Published on: Tuesday, January 15, 2013
The exercise, involving five enforcement agencies, also saw the seizure of RM70,000 worth of various controlled goods, including five vehicles, and 13 people were arrested.
State Customs Director Datuk Dr Janathan Kandok, who disclosed this, said the detainees who include locals were held for further investigation under the Supply Control Act 1961 and Customs Act 1967.
He said the seized goods, among others 936 litres of diesel/petrol worth RM1,778.40; 7,805kilogrammes of sugar (RM14,049); 140kg of cooking oil (RM224), 249kg of wheat flour (RM249); 155.92kg of frozen meat (RM935.52); seven LPG gas cylinders (RM350); 310kg of rice (RM310 and batik sarongs (RM345).
The five vehicles concerned belonged to suspects.
Dr Janathan said the operation which began on Jan 7 was concentrated on Tawau, Tawau Port, Pulau Sebatik and Semporna, the first after the establishment of the committee monitoring controlled/subsidy goods in July last year.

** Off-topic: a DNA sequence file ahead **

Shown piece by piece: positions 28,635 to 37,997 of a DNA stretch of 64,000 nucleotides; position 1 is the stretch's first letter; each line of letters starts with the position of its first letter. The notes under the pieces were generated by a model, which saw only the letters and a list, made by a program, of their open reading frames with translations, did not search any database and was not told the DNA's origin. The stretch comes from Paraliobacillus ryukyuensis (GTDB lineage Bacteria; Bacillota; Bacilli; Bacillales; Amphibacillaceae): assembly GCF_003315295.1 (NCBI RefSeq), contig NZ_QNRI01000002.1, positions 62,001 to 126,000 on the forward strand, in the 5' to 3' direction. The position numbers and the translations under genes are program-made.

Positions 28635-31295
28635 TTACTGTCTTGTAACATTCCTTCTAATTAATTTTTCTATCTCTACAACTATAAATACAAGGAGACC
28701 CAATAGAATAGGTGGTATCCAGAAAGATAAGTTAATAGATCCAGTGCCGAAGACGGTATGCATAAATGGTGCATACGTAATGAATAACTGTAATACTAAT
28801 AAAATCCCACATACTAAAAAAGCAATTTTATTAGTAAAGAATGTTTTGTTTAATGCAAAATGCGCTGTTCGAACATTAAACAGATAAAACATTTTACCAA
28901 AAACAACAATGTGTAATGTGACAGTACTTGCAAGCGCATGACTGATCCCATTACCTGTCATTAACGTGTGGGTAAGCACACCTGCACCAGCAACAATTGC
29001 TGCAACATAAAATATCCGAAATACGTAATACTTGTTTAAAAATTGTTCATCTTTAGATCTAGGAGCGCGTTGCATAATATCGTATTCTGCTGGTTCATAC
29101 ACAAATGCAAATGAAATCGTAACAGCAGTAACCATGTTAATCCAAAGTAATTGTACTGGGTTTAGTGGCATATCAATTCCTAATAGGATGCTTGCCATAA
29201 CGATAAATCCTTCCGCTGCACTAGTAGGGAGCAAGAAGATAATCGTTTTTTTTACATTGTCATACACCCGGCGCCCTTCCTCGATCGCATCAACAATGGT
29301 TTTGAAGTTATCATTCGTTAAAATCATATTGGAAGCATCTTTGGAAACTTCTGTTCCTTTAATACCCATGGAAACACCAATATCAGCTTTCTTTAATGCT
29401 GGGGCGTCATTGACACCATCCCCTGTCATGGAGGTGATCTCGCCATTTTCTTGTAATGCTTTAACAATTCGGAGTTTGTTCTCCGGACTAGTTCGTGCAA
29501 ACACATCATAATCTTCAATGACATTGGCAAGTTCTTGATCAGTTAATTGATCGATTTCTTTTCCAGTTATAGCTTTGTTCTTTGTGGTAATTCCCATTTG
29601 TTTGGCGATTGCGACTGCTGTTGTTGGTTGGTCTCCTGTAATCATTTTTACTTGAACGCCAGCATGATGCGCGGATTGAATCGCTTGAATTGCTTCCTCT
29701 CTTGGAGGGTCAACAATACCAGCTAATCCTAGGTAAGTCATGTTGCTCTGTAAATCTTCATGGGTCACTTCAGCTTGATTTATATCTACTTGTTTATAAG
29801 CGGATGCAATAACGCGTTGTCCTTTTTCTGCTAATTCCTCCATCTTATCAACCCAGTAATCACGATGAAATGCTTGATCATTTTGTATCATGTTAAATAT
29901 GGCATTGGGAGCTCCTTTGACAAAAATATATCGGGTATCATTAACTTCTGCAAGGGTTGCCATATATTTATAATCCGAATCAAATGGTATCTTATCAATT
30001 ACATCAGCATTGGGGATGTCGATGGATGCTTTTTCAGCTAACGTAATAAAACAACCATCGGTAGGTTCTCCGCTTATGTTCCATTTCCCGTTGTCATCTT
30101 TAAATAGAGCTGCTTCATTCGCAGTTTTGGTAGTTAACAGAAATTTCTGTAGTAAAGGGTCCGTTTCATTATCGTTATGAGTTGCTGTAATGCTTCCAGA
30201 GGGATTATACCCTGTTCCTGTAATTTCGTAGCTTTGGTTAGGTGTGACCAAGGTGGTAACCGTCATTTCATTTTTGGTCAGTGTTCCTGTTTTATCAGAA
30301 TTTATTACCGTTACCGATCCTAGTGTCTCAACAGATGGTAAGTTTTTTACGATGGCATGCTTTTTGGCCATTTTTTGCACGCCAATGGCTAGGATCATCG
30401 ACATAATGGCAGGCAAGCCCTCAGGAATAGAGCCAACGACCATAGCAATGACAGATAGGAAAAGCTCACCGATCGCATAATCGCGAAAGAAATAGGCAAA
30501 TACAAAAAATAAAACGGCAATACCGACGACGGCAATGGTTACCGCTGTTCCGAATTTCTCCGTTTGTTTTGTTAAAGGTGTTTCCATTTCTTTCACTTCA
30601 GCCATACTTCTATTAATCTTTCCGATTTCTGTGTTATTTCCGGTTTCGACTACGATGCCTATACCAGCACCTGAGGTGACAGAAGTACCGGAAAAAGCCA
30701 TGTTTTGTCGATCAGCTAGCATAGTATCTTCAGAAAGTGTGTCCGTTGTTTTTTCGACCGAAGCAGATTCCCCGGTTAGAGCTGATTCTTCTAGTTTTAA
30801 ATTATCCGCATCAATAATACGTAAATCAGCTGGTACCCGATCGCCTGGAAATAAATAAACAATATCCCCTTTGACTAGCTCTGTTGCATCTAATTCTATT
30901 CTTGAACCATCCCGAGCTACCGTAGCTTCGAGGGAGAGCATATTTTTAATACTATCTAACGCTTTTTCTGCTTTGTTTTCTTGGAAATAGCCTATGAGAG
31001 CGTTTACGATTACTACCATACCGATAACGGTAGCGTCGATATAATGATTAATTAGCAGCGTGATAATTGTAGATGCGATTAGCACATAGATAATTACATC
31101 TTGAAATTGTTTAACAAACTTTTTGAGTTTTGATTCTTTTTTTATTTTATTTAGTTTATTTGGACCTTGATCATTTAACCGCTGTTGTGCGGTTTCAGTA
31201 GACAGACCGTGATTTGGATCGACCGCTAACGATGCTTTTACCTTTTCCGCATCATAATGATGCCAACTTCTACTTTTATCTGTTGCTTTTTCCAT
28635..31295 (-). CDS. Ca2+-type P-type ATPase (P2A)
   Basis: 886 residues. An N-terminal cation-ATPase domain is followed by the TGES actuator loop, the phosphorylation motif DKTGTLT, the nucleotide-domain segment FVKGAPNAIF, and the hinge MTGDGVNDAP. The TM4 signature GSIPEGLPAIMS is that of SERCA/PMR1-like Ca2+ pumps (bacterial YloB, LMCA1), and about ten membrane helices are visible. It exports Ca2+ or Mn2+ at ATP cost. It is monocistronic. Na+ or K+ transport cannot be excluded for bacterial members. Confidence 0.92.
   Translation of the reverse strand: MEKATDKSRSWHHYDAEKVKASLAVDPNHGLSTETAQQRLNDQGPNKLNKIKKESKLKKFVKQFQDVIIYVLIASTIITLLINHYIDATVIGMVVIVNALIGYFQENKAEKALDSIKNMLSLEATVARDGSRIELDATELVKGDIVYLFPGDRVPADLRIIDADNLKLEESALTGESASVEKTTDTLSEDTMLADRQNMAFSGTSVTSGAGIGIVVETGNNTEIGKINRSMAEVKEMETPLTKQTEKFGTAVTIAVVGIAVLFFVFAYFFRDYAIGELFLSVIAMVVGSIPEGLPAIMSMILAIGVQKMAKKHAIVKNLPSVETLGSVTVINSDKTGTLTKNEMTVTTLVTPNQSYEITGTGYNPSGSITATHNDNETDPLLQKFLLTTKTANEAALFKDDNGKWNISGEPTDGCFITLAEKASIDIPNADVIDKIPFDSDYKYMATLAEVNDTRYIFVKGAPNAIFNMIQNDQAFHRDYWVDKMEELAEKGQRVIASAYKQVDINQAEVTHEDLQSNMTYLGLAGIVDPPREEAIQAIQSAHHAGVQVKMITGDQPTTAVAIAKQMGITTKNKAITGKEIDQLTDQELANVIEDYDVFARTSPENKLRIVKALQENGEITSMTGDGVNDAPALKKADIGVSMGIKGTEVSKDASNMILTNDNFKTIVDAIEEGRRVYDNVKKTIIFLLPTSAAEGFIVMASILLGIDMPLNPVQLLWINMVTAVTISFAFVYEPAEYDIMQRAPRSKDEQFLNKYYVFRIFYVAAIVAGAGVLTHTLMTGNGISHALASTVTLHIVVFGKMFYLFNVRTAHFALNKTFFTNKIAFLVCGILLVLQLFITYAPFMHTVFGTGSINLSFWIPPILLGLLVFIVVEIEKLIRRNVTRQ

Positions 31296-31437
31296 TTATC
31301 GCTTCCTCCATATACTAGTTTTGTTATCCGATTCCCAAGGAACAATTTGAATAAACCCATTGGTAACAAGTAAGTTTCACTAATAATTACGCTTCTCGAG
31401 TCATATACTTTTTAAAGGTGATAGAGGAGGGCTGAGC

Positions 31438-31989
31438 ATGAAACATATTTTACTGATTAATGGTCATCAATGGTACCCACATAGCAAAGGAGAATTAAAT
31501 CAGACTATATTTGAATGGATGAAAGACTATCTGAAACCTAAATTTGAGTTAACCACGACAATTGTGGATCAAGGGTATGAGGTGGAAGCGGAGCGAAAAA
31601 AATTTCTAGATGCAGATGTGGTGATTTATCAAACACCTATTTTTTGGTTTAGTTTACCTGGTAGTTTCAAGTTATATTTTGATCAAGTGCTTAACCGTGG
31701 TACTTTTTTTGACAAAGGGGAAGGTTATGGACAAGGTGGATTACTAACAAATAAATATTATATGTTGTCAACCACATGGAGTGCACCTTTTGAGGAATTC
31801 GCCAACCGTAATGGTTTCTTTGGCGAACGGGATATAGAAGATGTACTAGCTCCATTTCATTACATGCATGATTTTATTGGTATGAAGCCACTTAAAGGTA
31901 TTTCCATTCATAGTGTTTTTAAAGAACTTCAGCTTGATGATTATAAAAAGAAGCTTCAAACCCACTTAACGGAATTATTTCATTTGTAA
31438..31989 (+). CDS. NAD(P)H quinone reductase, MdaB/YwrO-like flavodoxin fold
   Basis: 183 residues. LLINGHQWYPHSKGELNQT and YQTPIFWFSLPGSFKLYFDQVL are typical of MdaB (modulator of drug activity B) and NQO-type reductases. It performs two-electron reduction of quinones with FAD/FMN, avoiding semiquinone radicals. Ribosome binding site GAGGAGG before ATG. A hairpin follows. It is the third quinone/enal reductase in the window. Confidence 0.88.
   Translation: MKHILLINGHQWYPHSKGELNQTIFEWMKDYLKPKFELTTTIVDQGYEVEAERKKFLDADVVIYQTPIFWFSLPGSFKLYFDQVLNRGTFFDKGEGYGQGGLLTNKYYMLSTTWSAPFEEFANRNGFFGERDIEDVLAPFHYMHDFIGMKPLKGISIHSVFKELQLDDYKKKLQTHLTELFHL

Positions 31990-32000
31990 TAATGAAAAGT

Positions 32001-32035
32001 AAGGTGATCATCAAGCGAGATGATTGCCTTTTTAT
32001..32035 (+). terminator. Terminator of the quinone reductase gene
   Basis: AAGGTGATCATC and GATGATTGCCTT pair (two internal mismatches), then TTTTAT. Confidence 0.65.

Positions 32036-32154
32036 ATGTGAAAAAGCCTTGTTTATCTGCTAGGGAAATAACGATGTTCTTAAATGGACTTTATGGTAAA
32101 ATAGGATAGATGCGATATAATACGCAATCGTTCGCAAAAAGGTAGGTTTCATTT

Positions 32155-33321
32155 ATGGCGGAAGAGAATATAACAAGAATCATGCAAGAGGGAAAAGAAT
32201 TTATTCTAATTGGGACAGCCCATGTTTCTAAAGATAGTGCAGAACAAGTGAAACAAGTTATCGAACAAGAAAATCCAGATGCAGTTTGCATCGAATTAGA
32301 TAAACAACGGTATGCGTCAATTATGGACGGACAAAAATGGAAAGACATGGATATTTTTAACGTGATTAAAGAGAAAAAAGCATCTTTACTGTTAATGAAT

Apart from Customs Department, it also involved the Malaysian Maritime Enforcement Agency (MMEA), Domestic Trade, Co-operatives and Consumerism Ministry (Ministry), Marine Police Force and Tawau Municipal Council.
"Our department led the exercise this time around which will be continued from time to time. The agencies would take turns to lead in this exercise," he said, while appreciating the other agencies involved.
Dr Janathan said the operation was aimed at curbing and preventing fraud or smuggling involving controlled/subdsidised goods in or out of the country to the Philippines and Indonesia.
"Besides that it was also meant to strengthen the cooperation among law enforcement agencies involved," he told reporters at the closing of the exercise at Wisma Customs here.
Dr Janathan also appealed the public to come forward to provide information to the enforcement agencies concerned against trafficking in Sabah. Those with information can contact the District Customs Department office here at 089-771522.
Earlier in his speech he said although Pulau Sebatik which is shared by Malaysia and Indonesia as well as the long shoreline in Sabah have always been the main challenges they have to deal with in curbing smuggling activities, it is not an excuse for them to be 'silent' about it.